The Invention of the Lawnmower

The lawn mower created by Edwin Budding in 1830 became a revolutionary invention for the future of lawns, sports, and even the domestication of grazing animals.  Budding got the idea of creating the lawnmower when he worked at a textile mill that made cut, carpet fabric in a uniform manner using series of blades around a cylinder. He began to tinker with his concept and brought along an engineer named John Ferrabee to help him in the making of the lawnmower. They got their first patent on the lawnmower in Stroud, England, 1830. The lawnmower was built out of cast iron parts and had a cutting wheel that perpendicularly cut the grass unlike the modern day lawnmower that cuts the grass with a parallel blade.

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Shortly after their first patent went out they allowed other people to create and improve upon their invention. One company called the Ransomes of Ipswich began to make the mowers in 1832 and still makes mowers today.  Along with other companies that joined the craze the lawnmower became a everyday necessity for places and people with lawns. With the invention of the mower, people began to have evenly cut lawns in a short amount of time, increasing peoples activities on grass sports such as tennis, soccer, polo, and more. Soon enough, farmers began to domesticate their grass grazing pals with a set plot of grass for them to eat on. Eventually grass lawns became a common necessity for homes in the 19th and 20th century.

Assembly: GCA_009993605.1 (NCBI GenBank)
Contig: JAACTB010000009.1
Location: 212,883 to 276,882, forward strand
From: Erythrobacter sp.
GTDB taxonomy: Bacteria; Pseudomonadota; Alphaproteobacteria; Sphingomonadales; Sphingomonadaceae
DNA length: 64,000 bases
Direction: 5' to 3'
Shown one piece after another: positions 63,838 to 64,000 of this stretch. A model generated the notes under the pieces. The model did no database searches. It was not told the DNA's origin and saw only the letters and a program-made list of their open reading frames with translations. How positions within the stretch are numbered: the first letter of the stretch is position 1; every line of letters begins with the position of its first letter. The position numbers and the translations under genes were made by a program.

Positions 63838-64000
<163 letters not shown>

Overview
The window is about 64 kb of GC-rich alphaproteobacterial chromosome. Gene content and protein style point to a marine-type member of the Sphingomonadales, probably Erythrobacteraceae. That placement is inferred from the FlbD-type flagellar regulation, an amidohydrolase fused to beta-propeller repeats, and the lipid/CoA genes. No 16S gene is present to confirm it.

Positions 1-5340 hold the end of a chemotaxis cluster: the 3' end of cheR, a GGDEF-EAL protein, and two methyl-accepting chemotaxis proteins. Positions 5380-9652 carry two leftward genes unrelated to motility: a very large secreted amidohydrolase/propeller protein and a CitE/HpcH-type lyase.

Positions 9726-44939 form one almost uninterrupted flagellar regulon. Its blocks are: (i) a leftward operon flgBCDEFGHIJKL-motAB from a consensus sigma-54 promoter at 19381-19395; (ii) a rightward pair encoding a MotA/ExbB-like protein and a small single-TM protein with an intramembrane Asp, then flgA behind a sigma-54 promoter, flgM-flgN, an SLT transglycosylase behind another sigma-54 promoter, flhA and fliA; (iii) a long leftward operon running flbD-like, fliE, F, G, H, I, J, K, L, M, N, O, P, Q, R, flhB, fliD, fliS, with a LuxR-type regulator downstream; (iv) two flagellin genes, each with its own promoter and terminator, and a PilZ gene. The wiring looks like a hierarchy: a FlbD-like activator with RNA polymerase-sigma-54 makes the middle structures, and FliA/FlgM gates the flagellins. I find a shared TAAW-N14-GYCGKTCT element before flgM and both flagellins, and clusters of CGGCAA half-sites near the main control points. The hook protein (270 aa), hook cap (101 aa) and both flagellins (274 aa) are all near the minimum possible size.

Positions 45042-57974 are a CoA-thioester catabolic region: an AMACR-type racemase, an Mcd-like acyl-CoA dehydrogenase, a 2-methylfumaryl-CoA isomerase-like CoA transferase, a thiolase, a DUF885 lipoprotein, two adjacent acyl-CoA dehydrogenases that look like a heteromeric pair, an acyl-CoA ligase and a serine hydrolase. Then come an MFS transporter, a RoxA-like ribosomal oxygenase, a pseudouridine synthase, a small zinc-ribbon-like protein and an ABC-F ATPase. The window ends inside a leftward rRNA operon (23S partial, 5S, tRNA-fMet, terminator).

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With the increase of people moving more towards suburban areas in the 19th and 20th century many mower companies continued to improve upon the mower and make them safer, easier, and faster to cut grass. Eventually making robot lawnmowers, that are like the Roombas of the outdoors.

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